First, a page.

OK, confession time: I’m an artificial morning person, created out of necessity rather than nature. Just to illustrate, during my Union College days I worked the 11:00 p.m. to 2:00 a.m. shift at the Prescott Hall desk for three years. After work was over, I’d pass out on the top bunk—roommate below well into dream mode—and wake up just in time for my 9:00 class. This strategy was effective only because as a communication major, I never once had a class earlier than 8:30 a.m. For all my math and science friends out there, who always seemed to get the brunt of early-morning classes, employing such tactics would have permitted less than five hours of sleep.
After graduation the shift into “the real world” required change: gone were the days of drifting off to the 1:00 a.m. edition of Sportscenter. At first I tried to push the envelope and sleep past 7:00 a.m. I quickly learned, however, that wearing a suit requires slightly more prep time than blue jeans. So I became a self-made morning man.
These days I’m a 6:20-or-so riser. With my workday staring at 8:00 a.m., that gives me around an hour and 20 minutes to get dressed, eat breakfast, and find a few moments to spend with God.
Oops. I did it again.
Just a second, I need to get on my own case; perhaps you’ll be able to relate. Sometimes I drive myself crazy when I say “I need to find time to spend with God.” Should it really be something I have to find?
Time Is . . .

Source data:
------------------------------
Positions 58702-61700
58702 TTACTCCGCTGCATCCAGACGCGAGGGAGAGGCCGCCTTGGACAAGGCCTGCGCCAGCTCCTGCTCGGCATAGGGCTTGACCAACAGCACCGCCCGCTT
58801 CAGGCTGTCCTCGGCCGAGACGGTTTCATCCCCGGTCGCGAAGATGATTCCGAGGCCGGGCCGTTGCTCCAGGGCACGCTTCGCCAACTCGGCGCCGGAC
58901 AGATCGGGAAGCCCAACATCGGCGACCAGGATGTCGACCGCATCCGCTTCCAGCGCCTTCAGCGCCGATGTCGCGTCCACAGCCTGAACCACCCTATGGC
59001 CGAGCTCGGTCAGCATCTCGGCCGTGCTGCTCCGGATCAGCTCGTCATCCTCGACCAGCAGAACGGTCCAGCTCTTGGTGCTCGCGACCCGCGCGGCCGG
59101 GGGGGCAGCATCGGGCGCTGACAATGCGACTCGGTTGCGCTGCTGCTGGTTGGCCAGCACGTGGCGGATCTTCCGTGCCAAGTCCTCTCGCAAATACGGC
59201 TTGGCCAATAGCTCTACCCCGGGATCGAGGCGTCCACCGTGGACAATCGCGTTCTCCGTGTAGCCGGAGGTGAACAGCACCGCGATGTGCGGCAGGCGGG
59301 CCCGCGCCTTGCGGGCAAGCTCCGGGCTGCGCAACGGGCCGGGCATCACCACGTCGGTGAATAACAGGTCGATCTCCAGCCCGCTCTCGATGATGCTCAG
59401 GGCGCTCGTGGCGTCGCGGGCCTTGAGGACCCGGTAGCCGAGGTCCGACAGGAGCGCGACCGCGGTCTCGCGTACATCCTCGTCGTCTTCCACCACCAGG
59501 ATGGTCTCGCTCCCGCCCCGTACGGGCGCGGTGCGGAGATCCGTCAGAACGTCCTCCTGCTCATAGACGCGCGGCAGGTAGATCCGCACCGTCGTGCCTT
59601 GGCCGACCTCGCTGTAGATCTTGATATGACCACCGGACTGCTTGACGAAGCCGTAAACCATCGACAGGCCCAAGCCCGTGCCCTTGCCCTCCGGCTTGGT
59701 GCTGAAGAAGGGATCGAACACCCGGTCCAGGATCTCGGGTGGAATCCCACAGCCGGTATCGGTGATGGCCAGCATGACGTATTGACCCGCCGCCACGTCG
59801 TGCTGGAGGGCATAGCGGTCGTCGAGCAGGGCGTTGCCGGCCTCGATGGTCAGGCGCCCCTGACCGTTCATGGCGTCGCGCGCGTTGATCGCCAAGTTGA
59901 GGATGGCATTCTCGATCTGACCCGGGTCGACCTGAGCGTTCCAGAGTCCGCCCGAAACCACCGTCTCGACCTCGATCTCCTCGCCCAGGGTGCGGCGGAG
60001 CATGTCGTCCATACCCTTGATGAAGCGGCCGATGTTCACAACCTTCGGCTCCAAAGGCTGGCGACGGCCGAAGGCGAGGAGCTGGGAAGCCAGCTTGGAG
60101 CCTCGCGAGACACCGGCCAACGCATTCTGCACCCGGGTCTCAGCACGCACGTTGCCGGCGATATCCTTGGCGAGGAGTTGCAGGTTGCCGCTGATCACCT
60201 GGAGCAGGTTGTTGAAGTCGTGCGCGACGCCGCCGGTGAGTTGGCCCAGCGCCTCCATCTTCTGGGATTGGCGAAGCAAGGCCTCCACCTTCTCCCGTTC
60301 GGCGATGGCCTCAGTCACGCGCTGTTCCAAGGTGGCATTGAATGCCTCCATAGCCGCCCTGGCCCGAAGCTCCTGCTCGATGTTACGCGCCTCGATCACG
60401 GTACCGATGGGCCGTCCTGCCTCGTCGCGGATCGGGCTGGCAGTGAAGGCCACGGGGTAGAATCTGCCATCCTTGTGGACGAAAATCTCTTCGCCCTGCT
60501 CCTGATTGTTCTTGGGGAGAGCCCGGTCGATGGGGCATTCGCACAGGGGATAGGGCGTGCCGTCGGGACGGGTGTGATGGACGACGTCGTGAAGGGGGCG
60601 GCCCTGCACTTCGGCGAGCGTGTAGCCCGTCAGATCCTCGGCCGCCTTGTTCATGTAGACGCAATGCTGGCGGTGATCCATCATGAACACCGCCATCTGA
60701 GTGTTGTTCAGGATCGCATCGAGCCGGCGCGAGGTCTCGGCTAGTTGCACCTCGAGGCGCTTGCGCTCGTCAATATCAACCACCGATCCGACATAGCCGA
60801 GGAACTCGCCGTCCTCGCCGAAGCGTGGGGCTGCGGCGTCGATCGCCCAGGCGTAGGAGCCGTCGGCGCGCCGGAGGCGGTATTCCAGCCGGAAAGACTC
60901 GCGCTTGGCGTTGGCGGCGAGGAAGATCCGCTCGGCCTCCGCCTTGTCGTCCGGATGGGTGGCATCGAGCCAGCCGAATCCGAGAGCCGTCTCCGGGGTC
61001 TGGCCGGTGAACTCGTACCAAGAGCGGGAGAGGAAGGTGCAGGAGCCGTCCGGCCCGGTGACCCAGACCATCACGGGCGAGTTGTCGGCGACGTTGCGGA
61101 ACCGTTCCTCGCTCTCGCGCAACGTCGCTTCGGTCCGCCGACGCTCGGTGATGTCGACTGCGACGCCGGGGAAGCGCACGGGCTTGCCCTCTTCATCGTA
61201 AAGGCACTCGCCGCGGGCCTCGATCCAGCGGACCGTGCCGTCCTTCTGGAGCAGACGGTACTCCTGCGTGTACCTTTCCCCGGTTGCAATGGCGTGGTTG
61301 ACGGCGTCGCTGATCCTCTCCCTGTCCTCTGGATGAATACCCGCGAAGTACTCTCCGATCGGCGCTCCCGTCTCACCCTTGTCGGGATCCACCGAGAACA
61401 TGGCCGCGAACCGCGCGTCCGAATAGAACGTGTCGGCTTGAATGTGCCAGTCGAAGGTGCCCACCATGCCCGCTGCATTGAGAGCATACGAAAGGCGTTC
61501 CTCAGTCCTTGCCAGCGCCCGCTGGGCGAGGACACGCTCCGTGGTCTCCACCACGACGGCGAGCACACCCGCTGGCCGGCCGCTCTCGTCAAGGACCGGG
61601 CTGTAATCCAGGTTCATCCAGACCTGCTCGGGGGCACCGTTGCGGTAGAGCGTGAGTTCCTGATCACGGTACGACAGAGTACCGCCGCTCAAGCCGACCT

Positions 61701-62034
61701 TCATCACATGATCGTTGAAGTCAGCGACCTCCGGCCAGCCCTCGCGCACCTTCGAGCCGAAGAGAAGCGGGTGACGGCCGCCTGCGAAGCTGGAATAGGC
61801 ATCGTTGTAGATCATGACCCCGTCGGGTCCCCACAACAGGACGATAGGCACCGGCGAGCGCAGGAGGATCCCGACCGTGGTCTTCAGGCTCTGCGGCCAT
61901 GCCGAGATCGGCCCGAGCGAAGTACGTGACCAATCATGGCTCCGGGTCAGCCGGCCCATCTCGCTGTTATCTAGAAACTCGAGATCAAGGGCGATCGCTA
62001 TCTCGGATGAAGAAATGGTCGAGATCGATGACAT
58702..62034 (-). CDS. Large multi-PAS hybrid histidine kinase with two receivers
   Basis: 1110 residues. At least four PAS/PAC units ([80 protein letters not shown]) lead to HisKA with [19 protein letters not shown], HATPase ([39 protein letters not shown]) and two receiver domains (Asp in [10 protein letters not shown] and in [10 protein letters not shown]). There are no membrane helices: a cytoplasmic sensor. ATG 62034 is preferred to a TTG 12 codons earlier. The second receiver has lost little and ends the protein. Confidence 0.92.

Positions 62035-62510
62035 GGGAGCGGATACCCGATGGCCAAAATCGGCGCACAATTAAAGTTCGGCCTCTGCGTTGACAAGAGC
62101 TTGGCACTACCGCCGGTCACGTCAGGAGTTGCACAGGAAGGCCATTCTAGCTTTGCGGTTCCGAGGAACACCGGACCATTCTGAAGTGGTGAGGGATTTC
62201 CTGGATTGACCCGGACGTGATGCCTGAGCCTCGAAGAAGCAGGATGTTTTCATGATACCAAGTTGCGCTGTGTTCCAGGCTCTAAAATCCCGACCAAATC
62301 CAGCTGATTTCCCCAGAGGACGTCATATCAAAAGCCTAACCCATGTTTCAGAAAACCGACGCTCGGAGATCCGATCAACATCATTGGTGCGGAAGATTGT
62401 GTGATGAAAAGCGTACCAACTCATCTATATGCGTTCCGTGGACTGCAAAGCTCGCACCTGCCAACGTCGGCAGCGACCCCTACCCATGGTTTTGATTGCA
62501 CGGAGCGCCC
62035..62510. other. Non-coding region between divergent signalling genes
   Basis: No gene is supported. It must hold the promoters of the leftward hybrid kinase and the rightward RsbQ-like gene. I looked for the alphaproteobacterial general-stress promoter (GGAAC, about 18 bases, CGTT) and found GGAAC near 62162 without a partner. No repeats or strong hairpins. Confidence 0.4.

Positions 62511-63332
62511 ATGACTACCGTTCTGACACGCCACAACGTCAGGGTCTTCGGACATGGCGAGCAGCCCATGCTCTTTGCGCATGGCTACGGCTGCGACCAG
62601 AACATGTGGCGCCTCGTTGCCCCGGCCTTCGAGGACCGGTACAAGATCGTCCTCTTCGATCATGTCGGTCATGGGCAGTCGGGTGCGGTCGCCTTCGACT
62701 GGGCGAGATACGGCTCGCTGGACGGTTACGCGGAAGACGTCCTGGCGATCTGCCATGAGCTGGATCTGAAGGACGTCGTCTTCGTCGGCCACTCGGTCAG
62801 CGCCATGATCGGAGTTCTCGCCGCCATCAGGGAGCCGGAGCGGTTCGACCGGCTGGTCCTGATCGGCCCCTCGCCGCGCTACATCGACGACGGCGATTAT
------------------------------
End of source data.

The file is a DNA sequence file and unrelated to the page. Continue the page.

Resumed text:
You’ve heard the phrase “time is money,” right? If so, shouldn’t our time habits reflect our tithe habits? Think about it. If we deposit our paycheck, proceed to pay our bills, and make all “necessary” purchases, will we still be able to find the 10 percent for tithe? Sure . . . sometimes. Other times, the bank account may be squeezed a little tight, and we promise to make up for it later. I don’t know any faithful tither that operates in such a manner. As my mom always says: “That 10 percent was never mine to begin with.”
Since the middle of college, I’ve known the importance of spending time in the morning with God. For the past year my morning routine has consisted of showering, getting dressed, eating breakfast, and spending with God the last 15 minutes before I have to leave. Most of the time those minutes were there. But, of course, there were days I moved a little slower or woke up a little late. Guess what got squeezed out?
During my Christmas break to see my family back in Nebraska I had the opportunity to attend Omaha Memorial, the church I grew up in. My first Sabbath there, Pastor Jerry Connell was reflecting on a challenge he’d encountered in his own spiritual walk. After recently purchasing a laptop computer, he’d grab it first thing in the morning to check news, weather, and other happenings. With breakfast and his morning workout still on tap, morning time with God—although not cut completely—became relegated to a 9:30 time slot.
For Pastor Connell, his wake-up call was delivered through a sermon he was listening to while driving home. The speaker, stressing the importance of beginning the day with God, said: “Why would I want to start my day with the rubbish of man when I have the opportunity to first fill my heart and mind with the words of God?”
That was all Pastor Connell needed to hear.
It’s true: there’s a lot of rubbish in this world. With all the unknown calamities we’re each bound to encounter, why wouldn’t we want to start our day first thing by spending time with our Savior, the one absolute in life?
If time is money, time with Him is pure gold.
Jimmy Phillips (JimmyPhillips15@gmail.com) writes from Bakersfield, California, where he is marketing and communication coordinator for San Joaquin Community Hospital. This article was published February 10, 2010.